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Marking Gauge

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Blog series by harum updated 08-10-2014 01:20 AM 4 parts 7081 reads 1 comment total

Part 1: have finally started

07-23-2014 07:59 PM by harum | 0 comments »

I had been saving a nice Honduran rosewood cut-off for a while before the last weekend. I wanted to make a marking gauge and thought rosewood was a good wood for it: dense and oily. A few gauges seen at LJ and in several ww magazines were an inspiration. The planned dimensions: fence—2-7/8” × 4-1/2” × 7/8”, beam—3/4” × 1” × 9-1/2”. Cut the beam and fence parts; got a 1/8” × 1” brass bar for wear strips from a recycled construc...

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Part 2: wear strips

07-24-2014 08:14 PM by harum | 0 comments »

Cut and sanded the strips to the right width, and cleaned the exposed sides with grit 320 sand paper. Have to find a piece of 5/16” brass rod or a couple of bolts for the shoes and come up with a way to cut a thin slit through the beam to hold cutter blades. This slit will be at the bottom of a hole at one of the ends of the beam.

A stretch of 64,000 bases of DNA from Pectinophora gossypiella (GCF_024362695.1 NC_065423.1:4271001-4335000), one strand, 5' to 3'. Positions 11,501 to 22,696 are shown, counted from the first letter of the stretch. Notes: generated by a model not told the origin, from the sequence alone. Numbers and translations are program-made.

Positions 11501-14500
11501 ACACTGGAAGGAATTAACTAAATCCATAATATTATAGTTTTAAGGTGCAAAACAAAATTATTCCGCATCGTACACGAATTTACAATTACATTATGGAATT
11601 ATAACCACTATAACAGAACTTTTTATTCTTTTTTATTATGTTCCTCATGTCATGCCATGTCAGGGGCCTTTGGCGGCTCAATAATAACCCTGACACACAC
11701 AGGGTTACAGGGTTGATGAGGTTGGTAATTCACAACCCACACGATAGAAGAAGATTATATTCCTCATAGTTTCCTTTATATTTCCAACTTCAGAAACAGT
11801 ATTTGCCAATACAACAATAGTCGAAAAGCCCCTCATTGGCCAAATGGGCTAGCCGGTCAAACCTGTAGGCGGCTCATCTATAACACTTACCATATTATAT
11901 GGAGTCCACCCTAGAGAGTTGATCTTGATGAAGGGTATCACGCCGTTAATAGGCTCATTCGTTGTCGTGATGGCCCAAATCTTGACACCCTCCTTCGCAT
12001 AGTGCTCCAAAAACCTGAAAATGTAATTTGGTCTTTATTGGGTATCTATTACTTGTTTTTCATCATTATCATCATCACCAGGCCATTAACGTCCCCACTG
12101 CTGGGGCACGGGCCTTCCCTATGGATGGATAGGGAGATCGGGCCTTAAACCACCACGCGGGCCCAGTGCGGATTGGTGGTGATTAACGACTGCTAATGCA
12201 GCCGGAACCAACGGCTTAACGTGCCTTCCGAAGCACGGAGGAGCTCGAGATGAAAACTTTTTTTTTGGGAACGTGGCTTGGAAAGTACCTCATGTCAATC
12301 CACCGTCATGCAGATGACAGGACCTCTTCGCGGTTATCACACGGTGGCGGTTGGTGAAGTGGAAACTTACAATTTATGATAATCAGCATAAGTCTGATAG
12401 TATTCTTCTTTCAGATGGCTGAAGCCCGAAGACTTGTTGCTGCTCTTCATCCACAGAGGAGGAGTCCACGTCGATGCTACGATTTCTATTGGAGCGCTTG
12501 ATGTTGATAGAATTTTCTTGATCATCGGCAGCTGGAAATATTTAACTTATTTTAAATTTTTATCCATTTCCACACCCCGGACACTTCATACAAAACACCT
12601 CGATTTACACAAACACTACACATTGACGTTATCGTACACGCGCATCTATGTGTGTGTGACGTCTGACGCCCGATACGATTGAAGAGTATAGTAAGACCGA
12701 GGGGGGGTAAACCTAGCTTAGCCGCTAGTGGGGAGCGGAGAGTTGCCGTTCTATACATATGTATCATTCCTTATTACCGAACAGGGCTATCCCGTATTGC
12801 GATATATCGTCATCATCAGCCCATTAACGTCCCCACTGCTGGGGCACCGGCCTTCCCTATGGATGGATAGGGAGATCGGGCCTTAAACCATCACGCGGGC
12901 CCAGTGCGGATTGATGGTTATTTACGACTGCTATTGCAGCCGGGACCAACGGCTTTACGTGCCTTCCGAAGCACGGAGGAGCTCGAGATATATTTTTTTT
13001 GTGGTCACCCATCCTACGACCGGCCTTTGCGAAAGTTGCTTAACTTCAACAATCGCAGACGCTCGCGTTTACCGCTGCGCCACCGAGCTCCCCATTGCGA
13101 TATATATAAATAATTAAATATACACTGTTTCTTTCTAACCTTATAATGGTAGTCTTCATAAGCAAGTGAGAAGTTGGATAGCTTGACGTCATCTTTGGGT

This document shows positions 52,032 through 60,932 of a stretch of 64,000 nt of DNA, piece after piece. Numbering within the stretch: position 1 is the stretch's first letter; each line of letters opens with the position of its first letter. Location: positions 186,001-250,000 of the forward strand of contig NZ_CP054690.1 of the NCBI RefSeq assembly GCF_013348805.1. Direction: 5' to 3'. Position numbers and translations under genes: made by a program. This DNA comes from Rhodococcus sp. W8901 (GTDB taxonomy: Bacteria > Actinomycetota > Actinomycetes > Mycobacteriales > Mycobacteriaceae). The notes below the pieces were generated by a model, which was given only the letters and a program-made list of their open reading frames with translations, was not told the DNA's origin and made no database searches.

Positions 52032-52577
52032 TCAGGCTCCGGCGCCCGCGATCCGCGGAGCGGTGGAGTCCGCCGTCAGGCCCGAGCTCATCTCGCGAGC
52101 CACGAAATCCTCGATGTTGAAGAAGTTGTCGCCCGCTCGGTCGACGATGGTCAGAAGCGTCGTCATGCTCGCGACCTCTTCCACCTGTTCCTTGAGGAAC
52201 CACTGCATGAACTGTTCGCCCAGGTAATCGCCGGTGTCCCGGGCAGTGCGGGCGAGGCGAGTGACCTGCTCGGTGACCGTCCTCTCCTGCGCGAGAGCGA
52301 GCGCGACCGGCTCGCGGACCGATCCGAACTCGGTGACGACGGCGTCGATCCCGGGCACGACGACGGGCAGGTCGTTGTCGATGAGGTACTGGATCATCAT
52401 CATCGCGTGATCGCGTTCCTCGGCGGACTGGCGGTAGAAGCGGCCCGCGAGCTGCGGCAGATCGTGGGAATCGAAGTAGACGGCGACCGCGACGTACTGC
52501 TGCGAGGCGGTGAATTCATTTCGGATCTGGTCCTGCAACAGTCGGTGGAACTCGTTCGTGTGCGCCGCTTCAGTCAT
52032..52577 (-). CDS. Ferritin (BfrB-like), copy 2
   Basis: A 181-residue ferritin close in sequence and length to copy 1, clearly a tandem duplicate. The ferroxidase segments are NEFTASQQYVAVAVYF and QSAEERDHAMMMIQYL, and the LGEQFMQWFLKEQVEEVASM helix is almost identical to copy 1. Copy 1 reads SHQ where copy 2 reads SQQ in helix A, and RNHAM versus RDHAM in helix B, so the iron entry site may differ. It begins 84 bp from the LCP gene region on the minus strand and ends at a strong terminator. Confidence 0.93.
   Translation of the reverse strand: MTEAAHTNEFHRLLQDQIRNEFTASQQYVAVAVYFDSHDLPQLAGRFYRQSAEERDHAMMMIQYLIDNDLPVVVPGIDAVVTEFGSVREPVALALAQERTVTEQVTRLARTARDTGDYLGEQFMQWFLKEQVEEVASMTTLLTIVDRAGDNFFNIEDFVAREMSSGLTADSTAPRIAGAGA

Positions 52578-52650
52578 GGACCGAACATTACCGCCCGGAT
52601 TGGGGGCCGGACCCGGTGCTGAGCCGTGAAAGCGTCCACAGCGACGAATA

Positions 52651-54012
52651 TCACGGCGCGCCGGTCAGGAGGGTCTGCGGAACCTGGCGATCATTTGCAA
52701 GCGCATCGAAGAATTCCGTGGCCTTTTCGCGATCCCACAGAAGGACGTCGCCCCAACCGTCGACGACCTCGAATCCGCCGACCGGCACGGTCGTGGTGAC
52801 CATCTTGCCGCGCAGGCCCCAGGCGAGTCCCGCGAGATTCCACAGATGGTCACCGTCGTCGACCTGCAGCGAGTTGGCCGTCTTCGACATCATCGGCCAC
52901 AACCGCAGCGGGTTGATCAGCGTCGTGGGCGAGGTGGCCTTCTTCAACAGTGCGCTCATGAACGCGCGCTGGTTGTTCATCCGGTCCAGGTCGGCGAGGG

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Part 3: some progress

08-01-2014 05:19 PM by harum | 0 comments »

Haven’t had much time lately for my marking gauge: our neighbor pulled out of her garage on her SUV without … opening the garage door. Fixing the door has taken more than I thought it would. Epoxied brass wear strip, the fence and put in the threaded insert. Instead of the suggested 3/8” hole for the insert I had to make it a bit wider than 7/16”—the rosewood’s really hard. Found a brass bolt to be sacrificed for two shoes. The knurled scr...

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Part 4: cut the fence to shape

08-10-2014 01:20 AM by harum | 1 comment »

The fence is cut to shape and sanded with grit 60. Further sanding will bring the brass screws flush with the brass plate. Next, will cut the brass shoes and cut slit in the rod. The Honduran rosewood is really tough as far as sanding goes, even with low grits.

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